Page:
Feb/Mar 2006 just near dusk, I was sitting having a beer in our pergola which overlooks a creek running behind our property; when I spotted movement in the scrub on the other side of the gully. A fox, I thought at first, but the movement wasn’t fox like. Through binoculars I saw it was the dog I’d spotted around the streets. She no longer had a collar, was looking thin and oft stopped to scratch the fleas. I watched her climb quite a steep slope and disappear into a cave in the rocks.
I realized she was not a pet occasionally wondering the streets, she was now feral and because of Christmas holidays there had been no kids at the school above her hide for several months, she’d lost a source of food. No discarded sandwiches etc!
The next evening I put a bowl of “dog chow” out behind our property; it was gone in the morning, however I was not sure it had been eaten by the gully dog (to which we’d been referring to her) or foxes.
After several months of putting out food, curiosity got the better of me – was it Gully or foxes? I also wanted to ensure it was Gully who ate the worm/flea tablets. So, every time I put out the food I would tap the metal bowl several times with a spoon. Then an hour or so later checked if the food had been eaten. For many months, the food was there for the check and gone in the morning. Then one night, it was gone an hour after putting it out.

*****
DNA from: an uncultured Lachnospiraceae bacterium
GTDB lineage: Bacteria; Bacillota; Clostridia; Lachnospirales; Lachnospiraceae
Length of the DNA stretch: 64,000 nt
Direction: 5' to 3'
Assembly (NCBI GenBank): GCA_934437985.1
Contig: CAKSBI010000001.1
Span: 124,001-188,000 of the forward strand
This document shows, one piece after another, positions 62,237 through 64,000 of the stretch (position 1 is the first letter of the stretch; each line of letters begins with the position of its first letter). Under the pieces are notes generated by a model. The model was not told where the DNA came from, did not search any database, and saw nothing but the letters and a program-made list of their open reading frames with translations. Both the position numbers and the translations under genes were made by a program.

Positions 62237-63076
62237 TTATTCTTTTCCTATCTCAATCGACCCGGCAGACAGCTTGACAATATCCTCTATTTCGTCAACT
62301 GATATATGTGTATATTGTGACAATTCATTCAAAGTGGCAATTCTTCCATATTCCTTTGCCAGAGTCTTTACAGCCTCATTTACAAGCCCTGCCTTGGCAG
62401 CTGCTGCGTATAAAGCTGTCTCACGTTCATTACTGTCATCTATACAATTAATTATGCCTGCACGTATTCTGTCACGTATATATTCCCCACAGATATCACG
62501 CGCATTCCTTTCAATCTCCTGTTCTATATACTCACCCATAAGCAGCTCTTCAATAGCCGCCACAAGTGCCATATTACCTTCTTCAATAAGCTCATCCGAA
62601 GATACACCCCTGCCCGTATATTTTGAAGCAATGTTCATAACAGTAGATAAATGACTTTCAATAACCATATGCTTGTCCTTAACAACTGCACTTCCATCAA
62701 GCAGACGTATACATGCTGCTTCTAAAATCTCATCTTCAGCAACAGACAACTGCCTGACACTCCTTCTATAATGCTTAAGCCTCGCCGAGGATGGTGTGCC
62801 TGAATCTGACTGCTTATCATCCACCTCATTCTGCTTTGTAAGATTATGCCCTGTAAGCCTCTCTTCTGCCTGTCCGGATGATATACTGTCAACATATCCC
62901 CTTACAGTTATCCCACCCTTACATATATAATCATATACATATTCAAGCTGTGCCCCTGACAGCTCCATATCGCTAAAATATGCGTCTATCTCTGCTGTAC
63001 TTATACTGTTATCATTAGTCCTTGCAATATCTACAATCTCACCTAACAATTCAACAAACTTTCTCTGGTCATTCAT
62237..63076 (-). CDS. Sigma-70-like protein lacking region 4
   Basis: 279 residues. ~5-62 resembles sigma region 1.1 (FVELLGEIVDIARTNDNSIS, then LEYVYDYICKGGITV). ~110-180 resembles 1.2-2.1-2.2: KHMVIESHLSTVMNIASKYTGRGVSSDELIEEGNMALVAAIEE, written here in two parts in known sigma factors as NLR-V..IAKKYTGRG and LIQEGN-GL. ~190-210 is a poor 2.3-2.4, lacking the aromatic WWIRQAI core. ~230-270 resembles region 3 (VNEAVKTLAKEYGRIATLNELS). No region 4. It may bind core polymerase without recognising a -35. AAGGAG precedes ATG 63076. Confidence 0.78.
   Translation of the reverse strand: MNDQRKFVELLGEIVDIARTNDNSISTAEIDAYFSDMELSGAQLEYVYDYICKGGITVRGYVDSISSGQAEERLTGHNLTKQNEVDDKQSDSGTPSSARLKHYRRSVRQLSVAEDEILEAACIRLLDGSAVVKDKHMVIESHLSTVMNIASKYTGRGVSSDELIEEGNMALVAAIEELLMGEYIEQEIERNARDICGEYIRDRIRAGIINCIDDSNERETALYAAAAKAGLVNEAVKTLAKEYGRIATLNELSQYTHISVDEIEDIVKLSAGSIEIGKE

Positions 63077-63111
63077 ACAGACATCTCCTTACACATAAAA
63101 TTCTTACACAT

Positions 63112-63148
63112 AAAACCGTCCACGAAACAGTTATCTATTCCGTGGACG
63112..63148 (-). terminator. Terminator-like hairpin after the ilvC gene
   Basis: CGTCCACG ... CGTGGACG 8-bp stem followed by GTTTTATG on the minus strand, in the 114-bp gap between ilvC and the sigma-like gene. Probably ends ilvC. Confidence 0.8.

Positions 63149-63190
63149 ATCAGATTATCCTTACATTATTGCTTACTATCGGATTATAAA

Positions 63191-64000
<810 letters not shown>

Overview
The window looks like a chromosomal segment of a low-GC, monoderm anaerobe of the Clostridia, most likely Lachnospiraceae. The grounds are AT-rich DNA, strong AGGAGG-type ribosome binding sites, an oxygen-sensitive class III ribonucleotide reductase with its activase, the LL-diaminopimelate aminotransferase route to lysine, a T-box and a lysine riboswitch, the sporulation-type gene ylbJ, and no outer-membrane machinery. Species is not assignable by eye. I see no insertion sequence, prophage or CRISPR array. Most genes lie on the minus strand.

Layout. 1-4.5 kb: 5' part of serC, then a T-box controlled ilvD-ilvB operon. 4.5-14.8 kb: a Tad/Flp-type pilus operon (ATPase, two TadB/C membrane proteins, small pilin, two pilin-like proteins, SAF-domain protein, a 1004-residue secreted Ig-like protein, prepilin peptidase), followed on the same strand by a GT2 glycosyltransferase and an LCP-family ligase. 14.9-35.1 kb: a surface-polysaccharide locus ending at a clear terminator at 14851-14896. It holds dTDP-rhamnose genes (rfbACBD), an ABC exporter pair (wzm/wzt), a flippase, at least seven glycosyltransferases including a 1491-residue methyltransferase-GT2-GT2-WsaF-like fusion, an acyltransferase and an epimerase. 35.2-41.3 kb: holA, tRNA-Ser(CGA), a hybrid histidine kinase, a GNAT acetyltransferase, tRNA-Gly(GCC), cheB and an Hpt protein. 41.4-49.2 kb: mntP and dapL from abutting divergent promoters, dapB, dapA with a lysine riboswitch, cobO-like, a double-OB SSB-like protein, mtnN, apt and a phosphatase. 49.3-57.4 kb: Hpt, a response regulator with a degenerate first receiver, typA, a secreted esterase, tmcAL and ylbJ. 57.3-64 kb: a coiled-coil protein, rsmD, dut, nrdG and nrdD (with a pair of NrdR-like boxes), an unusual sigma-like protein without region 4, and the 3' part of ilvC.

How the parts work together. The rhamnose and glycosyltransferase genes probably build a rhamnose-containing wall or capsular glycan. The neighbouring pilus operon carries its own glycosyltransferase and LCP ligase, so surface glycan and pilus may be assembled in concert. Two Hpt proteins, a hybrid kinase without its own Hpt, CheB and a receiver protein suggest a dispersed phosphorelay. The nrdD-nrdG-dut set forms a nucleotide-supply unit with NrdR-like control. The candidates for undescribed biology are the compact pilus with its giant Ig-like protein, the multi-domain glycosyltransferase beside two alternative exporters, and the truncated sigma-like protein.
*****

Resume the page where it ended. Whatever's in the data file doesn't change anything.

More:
Over time, we spotted her many times laying in the sun on the other side of the gully or walking through the scrub and she was no longer skinny.
From time to time we’d see her in the street whilst walking our Ridgeback, Sheba. There was no way she would let people within 30 metres.
After a while, she would appear within seconds of tapping the bowl. (taps) Still she would not approach until I was inside the gate, it was locked and I’d moved many metres away.
By this stage, Sheba had passed on and we had Zayne.
Gully would let me watch her eat from a distance and when finished eating would have a “doggy chat” with Zayne through the gate.
As soon as I tried to approach she would be off into the scrub.
Christmas 2007 – we noticed the gully dog was very “booby”.
Late January she’d become very “plump” and it dawned on us she was pregnant.